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Gentrification: the sugar sphinx next door
24 Jun 2014
This photo is of the reflections made after people visited Kara Walker's exhibition at the Domino sugar factory in New York. The sphinx like woman made out of sugar looks over smaller child figures made of molasses, that are carrying baskets of other broken sugar children. The smell in the old sugar refinery is sickly, of burned sugar, a strong sensory reminder of the guts wrenching history of slavery in America's sugar industry. The building itself will soon be demolished, and the surrounding suburbs are changing fast with new developments, skyrocketing rent. Many people that I have spoken to are conflicted about the change because while they enjoy the safer streets of new NYC, they also mourn the loss of the old character, and wonder if they will be able to afford to stay.

FCAC'S basement theater was once the CSR sugar theater, in a similarly industrial area, the plaque is still in the basement. Our own sugar industry in Australia, particularly QLD was also built on what some people call 'indentured labour' or ' blackbirding', essentially, it was a slave trade in workers from the Pacific islands. Many Australians don't know much about that, including me, because it is not, to my knowledge, taught in school or discussed often.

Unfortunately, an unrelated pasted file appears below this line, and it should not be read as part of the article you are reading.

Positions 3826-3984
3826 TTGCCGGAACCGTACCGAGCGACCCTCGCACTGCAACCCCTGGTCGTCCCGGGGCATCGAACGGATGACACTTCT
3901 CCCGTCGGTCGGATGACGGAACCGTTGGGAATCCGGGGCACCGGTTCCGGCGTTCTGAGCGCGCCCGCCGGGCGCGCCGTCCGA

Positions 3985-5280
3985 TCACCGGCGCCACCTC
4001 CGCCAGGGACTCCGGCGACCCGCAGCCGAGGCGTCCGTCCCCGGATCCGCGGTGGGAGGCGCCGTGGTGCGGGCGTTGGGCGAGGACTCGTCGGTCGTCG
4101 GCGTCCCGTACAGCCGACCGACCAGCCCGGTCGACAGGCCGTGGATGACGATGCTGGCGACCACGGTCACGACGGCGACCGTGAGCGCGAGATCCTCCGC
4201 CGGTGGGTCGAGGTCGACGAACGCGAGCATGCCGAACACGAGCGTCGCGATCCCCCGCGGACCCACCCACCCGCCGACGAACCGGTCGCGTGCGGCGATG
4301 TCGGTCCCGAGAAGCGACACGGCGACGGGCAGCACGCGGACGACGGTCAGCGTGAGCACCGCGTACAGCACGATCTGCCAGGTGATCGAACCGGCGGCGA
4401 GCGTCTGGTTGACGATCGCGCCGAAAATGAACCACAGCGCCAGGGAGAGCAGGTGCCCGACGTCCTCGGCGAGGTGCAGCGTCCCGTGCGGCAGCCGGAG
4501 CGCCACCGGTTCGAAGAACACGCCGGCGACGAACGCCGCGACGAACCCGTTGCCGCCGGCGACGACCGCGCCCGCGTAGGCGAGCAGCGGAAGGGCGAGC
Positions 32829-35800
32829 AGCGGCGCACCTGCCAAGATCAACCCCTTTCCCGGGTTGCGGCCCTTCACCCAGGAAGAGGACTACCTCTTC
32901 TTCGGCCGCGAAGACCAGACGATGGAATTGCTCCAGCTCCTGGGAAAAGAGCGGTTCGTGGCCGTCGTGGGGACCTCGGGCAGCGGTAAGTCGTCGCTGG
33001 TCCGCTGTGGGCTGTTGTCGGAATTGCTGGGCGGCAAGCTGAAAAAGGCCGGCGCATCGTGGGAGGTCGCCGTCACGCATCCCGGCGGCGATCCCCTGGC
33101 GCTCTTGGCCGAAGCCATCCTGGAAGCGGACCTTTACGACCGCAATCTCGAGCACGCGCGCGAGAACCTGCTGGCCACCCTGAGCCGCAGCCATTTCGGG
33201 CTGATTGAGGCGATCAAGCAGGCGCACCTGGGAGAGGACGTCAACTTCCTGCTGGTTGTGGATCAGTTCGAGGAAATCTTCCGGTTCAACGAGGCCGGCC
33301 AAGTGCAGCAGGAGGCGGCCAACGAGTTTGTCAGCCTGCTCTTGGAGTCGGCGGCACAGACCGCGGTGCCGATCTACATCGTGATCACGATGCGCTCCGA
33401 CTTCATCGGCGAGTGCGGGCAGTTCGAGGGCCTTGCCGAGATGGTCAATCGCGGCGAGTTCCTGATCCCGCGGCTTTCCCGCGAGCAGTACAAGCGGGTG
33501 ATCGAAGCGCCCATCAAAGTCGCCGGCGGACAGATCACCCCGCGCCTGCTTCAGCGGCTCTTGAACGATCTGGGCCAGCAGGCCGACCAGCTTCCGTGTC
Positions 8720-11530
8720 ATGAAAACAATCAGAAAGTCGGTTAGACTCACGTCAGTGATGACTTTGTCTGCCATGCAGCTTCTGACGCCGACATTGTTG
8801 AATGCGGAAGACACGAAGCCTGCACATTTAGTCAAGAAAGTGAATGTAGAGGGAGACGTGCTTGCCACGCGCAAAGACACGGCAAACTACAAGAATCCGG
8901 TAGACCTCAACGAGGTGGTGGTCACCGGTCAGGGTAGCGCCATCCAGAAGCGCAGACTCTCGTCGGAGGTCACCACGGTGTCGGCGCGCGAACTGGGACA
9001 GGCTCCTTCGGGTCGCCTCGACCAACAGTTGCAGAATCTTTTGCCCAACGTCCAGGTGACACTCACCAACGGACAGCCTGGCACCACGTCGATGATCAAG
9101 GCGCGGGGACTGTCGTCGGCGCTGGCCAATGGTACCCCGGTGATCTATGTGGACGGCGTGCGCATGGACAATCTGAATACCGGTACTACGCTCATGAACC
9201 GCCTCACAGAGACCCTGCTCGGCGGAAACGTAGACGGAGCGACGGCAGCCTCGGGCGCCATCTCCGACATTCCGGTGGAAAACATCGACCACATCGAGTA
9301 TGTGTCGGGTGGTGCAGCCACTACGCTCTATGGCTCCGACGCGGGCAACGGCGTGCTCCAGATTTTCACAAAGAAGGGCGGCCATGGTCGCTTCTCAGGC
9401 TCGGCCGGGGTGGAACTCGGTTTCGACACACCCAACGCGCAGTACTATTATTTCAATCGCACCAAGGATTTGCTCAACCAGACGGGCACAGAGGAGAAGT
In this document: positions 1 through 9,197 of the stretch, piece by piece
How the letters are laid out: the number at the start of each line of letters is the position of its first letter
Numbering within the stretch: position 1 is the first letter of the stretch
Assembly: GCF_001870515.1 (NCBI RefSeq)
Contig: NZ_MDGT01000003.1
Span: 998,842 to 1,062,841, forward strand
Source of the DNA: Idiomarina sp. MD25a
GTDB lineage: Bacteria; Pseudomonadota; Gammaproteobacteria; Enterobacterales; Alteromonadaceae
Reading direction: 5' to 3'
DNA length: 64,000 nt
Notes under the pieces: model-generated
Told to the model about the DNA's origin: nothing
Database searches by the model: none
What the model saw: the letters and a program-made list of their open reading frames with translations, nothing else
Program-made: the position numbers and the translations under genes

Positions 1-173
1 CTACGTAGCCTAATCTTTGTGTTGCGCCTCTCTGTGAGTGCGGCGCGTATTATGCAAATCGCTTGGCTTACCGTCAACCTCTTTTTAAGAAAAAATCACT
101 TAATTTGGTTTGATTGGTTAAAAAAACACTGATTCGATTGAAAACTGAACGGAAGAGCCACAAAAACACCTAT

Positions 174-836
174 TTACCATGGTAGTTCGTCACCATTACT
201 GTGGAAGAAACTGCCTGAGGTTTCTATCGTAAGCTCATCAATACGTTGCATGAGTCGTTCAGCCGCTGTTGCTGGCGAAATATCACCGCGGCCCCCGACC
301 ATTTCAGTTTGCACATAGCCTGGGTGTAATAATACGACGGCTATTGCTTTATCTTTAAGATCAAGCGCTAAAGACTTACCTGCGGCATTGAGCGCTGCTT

Seeing so many parallels between Footscray and the way that industry, development and migration has affected NYC, is an uncanny experience. I went to a house party in Crown Heights that night, which is still considered to be a rough neighborhood. The apartment was brand new, shared by 4 young professional African -Americans. When we spoke about how the neighborhoods were changing, we all had to admit, that we were part of that shift in our own way. This can be an uncomfortable conversation, but it is one that has defined my experience in New York.
Arts and Activism Arts and Working Life Community Cultural Development Exhibition Public Art
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